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Russia, China oppose Iran sanctions

BERLIN—Russia and China said Thursday that they oppose sanctions and other punitive measures against Iran, spoiling U.S. and European hopes for a display of international unity on efforts to stop Tehran's suspected nuclear weapons program.

Meeting here with Secretary of State Condoleezza Rice, top diplomats from Britain, China, France, Germany and Russia called on Iran to heed a U.N. Security Council statement issued Wednesday demanding that Iran abandon its efforts to enrich uranium that could be used in nuclear arms.

But if there was agreement on that general goal, there was no agreement apparent on tactics in the weeks ahead.

Both Rice and British Foreign Minister Jack Straw raised the possibility of sanctions during the three-and-a-half-hour meeting.

But Russian Foreign Minister Sergei Lavrov said afterwards that Russia saw little value in sanctions. "In principle, Russia doesn't believe that sanctions could achieve the purposes of settlement of various issues," he said.

Lavrov also seemed to question the evidence that Iran is trying to develop nuclear weapons under cover of a civilian atomic energy program. "Before we call any situation a threat, we need facts, especially in a region like the Middle East, where so many things are happening," he said.

Chinese Vice Foreign Minister Dai Bingguo called for "time, persistence and wisdom."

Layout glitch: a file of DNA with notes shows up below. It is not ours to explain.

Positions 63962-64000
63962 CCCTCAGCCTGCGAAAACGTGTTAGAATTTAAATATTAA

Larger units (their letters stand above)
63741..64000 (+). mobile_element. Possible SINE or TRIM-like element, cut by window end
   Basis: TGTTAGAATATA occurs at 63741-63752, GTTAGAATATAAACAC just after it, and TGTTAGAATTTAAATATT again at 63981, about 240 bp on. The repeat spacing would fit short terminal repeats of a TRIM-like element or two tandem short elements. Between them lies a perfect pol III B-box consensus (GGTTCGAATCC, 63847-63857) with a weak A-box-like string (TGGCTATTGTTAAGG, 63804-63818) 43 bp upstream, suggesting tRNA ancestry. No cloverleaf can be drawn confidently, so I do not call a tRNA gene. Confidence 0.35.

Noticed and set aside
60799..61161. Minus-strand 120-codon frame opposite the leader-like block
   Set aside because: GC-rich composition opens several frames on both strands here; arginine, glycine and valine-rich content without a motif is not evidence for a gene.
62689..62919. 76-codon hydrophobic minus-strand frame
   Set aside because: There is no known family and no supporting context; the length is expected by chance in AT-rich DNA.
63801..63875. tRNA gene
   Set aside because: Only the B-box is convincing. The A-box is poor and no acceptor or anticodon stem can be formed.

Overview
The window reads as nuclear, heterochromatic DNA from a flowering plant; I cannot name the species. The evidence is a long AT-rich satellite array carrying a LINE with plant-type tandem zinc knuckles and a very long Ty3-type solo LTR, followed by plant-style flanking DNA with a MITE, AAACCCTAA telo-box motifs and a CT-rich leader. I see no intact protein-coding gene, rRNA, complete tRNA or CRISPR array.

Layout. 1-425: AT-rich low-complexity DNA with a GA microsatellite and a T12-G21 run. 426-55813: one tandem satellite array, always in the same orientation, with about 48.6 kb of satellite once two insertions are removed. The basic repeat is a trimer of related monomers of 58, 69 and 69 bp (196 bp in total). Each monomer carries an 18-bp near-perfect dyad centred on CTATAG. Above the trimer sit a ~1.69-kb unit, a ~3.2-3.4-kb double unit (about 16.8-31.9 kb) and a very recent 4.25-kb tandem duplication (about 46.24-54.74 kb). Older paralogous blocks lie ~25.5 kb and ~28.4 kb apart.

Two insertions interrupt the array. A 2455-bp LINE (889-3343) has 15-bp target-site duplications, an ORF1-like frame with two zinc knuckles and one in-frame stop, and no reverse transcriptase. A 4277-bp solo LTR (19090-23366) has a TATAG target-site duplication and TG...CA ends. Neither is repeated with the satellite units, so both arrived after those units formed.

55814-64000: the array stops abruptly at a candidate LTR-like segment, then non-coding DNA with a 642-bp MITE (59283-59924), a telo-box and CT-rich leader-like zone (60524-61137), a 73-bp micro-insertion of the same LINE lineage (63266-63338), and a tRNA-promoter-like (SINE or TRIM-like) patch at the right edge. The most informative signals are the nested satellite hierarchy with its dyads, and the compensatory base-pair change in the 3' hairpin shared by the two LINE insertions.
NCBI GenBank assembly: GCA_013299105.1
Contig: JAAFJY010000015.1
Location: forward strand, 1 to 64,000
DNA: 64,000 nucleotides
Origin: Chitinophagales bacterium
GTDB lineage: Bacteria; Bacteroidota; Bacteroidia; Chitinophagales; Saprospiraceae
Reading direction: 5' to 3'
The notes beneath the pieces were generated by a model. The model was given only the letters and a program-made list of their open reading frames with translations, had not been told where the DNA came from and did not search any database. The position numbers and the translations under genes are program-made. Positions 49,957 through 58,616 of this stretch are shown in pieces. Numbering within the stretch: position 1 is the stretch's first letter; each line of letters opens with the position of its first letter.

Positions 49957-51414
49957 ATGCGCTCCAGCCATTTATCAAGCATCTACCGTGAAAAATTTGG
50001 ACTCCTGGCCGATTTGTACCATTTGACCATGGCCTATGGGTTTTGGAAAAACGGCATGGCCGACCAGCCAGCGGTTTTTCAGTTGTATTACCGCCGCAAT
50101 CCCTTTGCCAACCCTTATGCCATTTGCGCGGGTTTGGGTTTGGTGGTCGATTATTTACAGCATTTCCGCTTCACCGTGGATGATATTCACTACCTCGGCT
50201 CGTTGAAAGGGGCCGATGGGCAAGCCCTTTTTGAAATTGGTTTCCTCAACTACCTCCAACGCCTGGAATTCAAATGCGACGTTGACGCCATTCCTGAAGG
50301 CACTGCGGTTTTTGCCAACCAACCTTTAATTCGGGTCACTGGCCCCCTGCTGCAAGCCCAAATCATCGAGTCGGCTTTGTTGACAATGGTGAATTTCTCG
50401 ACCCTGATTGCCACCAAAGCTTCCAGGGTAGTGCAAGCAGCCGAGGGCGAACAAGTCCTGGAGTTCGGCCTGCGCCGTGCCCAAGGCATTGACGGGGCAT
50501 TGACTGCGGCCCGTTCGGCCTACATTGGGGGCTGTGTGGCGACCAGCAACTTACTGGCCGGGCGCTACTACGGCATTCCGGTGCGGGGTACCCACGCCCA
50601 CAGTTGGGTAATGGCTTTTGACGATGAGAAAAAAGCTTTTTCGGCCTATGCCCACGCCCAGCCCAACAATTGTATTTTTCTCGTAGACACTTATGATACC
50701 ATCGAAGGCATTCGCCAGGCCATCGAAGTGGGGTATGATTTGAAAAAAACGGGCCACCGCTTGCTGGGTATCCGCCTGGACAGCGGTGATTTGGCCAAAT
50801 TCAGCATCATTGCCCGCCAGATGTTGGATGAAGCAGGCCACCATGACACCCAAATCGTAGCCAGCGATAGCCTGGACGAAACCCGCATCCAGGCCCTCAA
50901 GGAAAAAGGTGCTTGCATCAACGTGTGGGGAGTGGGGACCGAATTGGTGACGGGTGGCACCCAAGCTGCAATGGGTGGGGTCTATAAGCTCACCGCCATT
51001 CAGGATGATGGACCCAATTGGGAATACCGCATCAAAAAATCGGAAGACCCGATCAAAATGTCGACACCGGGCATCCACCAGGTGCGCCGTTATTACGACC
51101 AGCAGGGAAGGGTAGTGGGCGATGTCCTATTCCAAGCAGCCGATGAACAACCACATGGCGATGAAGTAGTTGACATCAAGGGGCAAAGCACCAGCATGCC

"The Chinese side feels that there has already been enough turmoil in the Middle East. We do not want to see new turmoil being introduced to the region," Dai said, using unusually blunt language for a Chinese diplomat.

The Russian and Chinese statements appeared to reflect suspicions, fueled by the U.S. invasion of Iraq, that the Bush administration is trying to lay the groundwork for military strikes against nuclear sites in Iran.

During three weeks of negotiations over this week's statement by the president of the Security Council, Russia successfully fought to remove language saying Iran's nuclear work is a threat to global security.

In Moscow's view, such language could serve as a trigger for sanctions, or even the use of force, under the U.N. Charter. Russia wants the issue dealt with by the International Atomic Energy Agency, not the Security Council.

Rice, briefing reporters on her flight to Berlin, denied this was Washington's intent.

At a press conference, Rice said the meeting "does send a very strong signal to Iran that the international community is united and expects Iran to adhere to (its) just demands."

The Security Council statement calls on Iran to cooperate with IAEA inspectors and cease activities related to uranium enrichment and reprocessing. The IAEA, which monitors compliance with the Nuclear Non-Proliferation Treaty, is to report on Iranian compliance in 30 days.

Iran so far has rejected the demands.

A senior State Department official who briefed reporters only under the condition of anonymity said that if Iran remains intransigent, the "next logical step" would be a U.N. Security Council resolution, which carries more weight than this week's presidential statement.

"The stick would be sanctions, some type of sanctions attached to that," the official said.

Such a resolution could be adopted in May, according to a memo by a senior British diplomat, John Sawers. But to win agreement from Russia and China, he wrote, Europe would have to offer rewards to Iran if it disavows nuclear weapons.


(c) 2006, Knight Ridder/Tribune Information Services.

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